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The National Portrait Gallery acknowledges the Traditional Custodians of Country throughout Australia and recognises the continuing connection to lands, waters and communities. We pay our respect to Aboriginal and Torres Strait Islander cultures and to Elders both past and present.

Aboriginal and Torres Strait Islander viewers are warned that this website contains images of deceased persons.

Maria Windeyer, c. 1860s

an unknown artist

albumen photograph, hand-coloured (frame: 33.7 cm x 28.4 cm, sheet (irregular): 17.3 cm x 13.0 cm)

Maria Windeyer (née Camfield, 1795–1878), landowner, emigrated to New South Wales in 1835 with her husband Richard, a barrister, and their infant son, William Charles. In addition to establishing a practice in Sydney, Richard acquired land on the Hunter River, buying property at Raymond Terrace in 1838. The homestead they built there – Tomago House – was designed by Maria and became the centre of an extensive agricultural property, its crops including tobacco, cotton, and sugar cane. In 1839 Maria reported that her husband was earning good money as a barrister, but that ‘it makes no show at present, being all laid out in land and swamp.’ By 1842, Tomago had grown to almost 30,000 acres, thirty of which were dedicated to the vines from which they produced their first wine in 1845. Meanwhile, Richard had purchased a house in Sydney which, combined with his ambitions for Tomago, led to perilously large debts. These worries contributed to his death, aged 41, in December 1847. Maria was left owing some £9000 on the property. Having managed the business side of Tomago since 1844, however, Maria refused to resign herself meekly to impecunious widowhood. With some assistance and through refinancing and the part sale of Tomago, she was able to retain the house and surrounding land, including the vineyards. She later dismissed the superintendent and ran everything herself, doing her own domestic work to save money and earning an income through sales of beef, preserves and wine. She hired a German winemaker in 1849 and in 1855 one of her wines was awarded a certificate of merit at the Exposition Universelle in Paris. She died at Tomago in December 1878, aged 83. Partly because of his mother’s experiences, William Charles Windeyer (1834–1897) developed a particular interest in women’s rights and as NSW attorney-general was responsible for the introduction of the Married Women's Property Act in 1879.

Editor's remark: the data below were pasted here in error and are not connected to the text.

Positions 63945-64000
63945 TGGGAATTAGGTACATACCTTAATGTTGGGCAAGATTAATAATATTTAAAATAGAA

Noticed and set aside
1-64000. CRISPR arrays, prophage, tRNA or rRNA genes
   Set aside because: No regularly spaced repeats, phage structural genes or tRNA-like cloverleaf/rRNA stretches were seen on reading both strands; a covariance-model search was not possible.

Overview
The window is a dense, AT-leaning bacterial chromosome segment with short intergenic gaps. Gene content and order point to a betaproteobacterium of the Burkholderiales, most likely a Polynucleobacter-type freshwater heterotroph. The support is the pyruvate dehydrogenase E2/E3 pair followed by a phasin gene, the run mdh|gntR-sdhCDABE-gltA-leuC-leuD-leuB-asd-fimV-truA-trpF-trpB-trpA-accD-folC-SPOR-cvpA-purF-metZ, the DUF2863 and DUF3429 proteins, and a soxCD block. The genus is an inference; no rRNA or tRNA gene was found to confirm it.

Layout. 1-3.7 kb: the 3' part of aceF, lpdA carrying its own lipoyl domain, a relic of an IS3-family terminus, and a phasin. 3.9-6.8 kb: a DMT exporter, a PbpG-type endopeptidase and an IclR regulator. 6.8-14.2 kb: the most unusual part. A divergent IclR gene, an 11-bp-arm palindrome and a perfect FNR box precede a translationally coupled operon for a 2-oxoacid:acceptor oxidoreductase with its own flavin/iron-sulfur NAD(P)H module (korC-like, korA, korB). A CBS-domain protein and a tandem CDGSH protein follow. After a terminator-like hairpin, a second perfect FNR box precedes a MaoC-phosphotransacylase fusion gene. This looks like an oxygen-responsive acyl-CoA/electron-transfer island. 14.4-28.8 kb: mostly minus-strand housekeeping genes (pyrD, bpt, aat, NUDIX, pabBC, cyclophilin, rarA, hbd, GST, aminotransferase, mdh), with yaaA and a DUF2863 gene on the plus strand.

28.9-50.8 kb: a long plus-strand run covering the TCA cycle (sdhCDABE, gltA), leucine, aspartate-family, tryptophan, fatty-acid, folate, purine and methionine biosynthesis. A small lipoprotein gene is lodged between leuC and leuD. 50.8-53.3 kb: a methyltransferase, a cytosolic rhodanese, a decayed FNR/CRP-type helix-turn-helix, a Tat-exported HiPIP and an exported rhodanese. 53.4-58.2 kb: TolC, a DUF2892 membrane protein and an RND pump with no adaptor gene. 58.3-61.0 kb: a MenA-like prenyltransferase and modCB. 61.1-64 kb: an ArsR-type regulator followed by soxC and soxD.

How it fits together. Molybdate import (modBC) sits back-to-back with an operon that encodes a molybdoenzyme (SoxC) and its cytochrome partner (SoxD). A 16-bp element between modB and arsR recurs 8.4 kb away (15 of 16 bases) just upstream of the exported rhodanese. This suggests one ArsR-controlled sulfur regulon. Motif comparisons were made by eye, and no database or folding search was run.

Collection: National Portrait Gallery
Gift of Joanna Russell Maher (née Windeyer) 2018

Accession number: 2018.11

Currently not on display

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Artist and subject

Maria Windeyer (age 65 in 1860)

Donated by

Mrs Joanna Maher (3 portraits)

Related portraits

1. Maria Windeyer, c. 1865-68. All Freeman Brothers.

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The National Portrait Gallery acknowledges the Traditional Custodians of Country throughout Australia and recognises the continuing connection to lands, waters and communities. We pay our respect to Aboriginal and Torres Strait Islander cultures and to Elders both past and present.

Aboriginal and Torres Strait Islander viewers are warned that this website contains images of deceased persons.